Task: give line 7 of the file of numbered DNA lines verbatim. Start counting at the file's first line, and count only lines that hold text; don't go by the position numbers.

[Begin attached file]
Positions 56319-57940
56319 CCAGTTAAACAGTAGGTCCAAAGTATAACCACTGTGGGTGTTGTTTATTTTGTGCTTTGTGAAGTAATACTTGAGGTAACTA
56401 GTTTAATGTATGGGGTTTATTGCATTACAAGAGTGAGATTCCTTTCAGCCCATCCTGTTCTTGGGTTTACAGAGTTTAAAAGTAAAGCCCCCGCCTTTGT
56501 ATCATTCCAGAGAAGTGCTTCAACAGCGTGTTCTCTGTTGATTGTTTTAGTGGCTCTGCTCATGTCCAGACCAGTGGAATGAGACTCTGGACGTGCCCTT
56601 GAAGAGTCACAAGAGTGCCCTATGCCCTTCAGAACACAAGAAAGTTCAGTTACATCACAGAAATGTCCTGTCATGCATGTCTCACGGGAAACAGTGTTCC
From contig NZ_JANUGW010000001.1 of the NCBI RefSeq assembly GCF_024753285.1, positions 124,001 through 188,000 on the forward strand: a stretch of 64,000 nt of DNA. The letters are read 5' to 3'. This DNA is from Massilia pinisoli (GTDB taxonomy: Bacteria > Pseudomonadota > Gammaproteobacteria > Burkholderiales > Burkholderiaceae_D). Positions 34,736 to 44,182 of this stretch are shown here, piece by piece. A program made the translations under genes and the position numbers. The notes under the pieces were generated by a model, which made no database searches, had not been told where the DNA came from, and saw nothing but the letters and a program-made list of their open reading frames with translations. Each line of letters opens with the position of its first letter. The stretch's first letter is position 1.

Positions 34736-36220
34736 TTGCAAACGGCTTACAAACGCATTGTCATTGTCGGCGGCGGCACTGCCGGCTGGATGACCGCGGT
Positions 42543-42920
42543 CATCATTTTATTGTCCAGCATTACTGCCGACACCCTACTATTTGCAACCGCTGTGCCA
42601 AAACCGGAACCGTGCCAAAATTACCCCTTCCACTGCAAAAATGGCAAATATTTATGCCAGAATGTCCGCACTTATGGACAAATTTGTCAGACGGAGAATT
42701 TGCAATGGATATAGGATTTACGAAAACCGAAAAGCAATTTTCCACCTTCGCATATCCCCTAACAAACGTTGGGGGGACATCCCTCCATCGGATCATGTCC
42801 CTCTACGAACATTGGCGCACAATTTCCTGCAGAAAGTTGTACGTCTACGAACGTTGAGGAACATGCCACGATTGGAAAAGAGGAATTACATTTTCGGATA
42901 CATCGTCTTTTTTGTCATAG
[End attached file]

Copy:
Positions 34736-36220